Deadlines: “The latest time or date by which something should be completed.”
Deadlines. We have all come up against them at some point or other, be it a school assignment or a bill payment. But when it comes to writing it can take on two forms: professional and personal.
Professional deadlines will inevitably be important. If you’re contracted to complete a draft by a certain date, you’d be wise to do so. If you work as a script reader or editor, you’ll also have deadlines you will need to stick to lest you upset your clients.
However, as writers we also set ourselves personal goals and these can take on two forms: positive and negative.
- I’ll write each evening after dinner for at least half an hour
- I’ll spend an hour each weekend reading writing-related literature
- I’ll complete my short script by the end of the week
- I’ll get this draft sent off to a script reader by the end of the month
- I’ll get this feature script finished in time to enter the XYZ competition
These sorts of deadlines are fabulous – you’re positively reinforcing the need to be proactive and the art of dedication. You’re not being unrealistic and you’re training yourself to work within limited time-frames. Give yourself a pat on the back!
- If I don’t get short-listed for a competition by the end of the year I’ll give up entering them
- If [3 x production companies] give this feature script a pass then I will put it in the bin
- If I don’t get paid work by by next birthday I will give up writing altogether
The “if” deadlines. Dangerous territory… By giving yourself these sorts of deadlines you are setting yourself up for disappointment. It’s like basing your career on chance and superstition.
So, what if those production companies “passed” on your script but gave encouraging feedback? Readers need to be harsh in their judgement when it comes to sifting through the spec/competition pile, but that doesn’t mean they don’t see potential and it doesn’t mean that, with a few revisions, your script wouldn’t have the chance of being given a “consider” or a “recommend”. Anything is possible if you work at it.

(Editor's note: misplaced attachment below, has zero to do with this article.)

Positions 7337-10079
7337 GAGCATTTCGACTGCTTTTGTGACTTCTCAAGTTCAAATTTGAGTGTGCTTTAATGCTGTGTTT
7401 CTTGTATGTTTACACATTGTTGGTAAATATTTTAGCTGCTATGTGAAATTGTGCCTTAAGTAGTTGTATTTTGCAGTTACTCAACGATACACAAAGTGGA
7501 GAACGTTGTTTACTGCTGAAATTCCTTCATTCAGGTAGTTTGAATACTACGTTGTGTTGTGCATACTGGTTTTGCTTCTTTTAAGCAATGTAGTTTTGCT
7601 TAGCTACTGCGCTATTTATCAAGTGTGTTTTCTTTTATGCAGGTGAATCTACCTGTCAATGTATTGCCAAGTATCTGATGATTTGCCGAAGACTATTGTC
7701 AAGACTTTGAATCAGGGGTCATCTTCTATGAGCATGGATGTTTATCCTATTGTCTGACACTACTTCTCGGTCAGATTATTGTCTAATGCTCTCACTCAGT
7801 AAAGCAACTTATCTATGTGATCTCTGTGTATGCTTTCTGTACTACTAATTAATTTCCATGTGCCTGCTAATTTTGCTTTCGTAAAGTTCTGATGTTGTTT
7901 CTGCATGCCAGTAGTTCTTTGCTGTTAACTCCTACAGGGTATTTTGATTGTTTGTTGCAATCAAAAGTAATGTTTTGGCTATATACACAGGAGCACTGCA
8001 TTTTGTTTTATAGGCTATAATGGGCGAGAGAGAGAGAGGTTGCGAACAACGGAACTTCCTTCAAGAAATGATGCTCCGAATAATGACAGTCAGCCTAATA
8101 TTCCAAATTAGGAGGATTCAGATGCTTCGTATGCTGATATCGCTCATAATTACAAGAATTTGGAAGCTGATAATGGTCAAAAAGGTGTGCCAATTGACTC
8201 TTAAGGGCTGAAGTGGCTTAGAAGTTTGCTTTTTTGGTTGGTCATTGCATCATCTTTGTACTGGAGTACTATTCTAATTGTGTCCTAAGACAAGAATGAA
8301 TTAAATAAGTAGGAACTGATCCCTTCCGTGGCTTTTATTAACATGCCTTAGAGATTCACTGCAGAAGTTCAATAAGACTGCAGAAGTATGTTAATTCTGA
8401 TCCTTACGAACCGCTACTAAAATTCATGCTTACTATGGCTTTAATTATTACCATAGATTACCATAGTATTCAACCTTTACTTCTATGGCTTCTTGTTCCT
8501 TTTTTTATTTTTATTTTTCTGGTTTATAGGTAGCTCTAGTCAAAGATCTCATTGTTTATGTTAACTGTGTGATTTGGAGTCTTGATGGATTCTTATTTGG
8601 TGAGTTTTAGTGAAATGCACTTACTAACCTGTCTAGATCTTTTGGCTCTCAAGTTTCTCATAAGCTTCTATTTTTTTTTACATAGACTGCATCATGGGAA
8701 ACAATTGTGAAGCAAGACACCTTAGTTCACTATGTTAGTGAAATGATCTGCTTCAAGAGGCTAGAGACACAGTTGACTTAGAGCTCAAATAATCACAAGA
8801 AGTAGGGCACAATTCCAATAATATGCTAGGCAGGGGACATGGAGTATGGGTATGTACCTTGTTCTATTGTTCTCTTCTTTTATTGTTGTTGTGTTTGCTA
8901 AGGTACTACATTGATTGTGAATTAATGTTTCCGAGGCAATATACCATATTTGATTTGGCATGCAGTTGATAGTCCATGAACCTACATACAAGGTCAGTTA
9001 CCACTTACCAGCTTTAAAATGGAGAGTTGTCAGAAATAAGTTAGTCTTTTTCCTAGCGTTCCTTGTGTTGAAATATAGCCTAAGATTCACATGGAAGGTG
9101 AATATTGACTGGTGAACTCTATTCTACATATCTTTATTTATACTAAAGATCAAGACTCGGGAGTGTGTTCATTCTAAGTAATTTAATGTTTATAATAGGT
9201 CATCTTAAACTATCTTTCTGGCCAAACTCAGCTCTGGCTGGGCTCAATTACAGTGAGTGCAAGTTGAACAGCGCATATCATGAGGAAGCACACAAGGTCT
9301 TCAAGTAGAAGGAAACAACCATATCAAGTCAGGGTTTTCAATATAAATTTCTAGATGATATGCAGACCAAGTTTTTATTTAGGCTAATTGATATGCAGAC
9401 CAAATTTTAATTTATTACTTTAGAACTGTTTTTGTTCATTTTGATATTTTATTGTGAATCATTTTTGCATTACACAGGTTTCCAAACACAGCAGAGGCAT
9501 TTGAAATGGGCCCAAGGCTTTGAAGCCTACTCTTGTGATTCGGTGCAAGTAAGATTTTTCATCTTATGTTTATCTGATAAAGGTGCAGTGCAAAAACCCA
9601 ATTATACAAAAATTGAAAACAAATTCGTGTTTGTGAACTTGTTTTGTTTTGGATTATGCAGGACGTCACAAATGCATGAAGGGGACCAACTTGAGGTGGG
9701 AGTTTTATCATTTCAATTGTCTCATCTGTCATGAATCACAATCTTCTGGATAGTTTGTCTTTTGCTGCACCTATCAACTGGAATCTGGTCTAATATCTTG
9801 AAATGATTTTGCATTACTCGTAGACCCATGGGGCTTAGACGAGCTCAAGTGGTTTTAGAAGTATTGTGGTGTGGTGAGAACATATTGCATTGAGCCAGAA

We all get frustrated when things don’t go our way, but if you are passionate about becoming a writer it’s essential you keep going and keep positive. Rejection is a big part of being a writer; for amateurs and professionals alike. It’s impossible to give yourself a deadline to succeed, because success comes in many shapes and forms and it takes time.
At the beginning of 2010 I decided I would be really organised and have a cork board with a sheet of paper for each month, onto which I’d write deadlines and enter as many competitions as I could. I wrote a bit but months passed, life got in the way (y’know, houses to be bought and decorated and all that) and guess what? The cork board remained empty. For the whole year. I only entered three initiatives. Rubbish, right? No. Sure, I felt like I’d let myself down given the big plans I’d made, but I realised that I had still achieved a lot throughout the year and that there would be more opportunities ahead. Sometimes you just have to get over your shortcomings and appreciate what you do achieve, however small a step it is on your journey.
If you feel yourself starting to think of those dangerous “if + negative” deadlines, turn them into positives by changing the “if” to “I’ll aim to” and the negative to a positive; “If I don’t manage it I’ll + positive”. So instead of “If [3 x production companies] give this feature script a pass then I will put it in the bin”, you can re-evaluate this as “I’ll aim to get my script to 3 x production companies. If they all pass on it I will get more feedback, re-work it and then try again”.
The London Screenwriter’s Festival will leave you feeling educated, rejuvenated, energised and raring to get going as fast as your writing/typing hands will allow. You will be setting yourself challenges and goals. Setting yourself personal deadlines will help you keep focussed, but you must remember not to set negative deadlines; only positive ones. And if things don’t go entirely to plan, allow yourself to re-evaluate your deadlines and don’t be too hard on yourself.
Michelle Goode is a script reader, editor and writer. Trained in script reading and proofreading/copy-editing, Michelle has read for The London Screenwriter’s Festival and Hollywood-based Screenplayreaders and also offers her services to individual clients via her script reading service Writesofluid at www.writesofluid.co.uk. Read her blog here and follow her on Twitter here.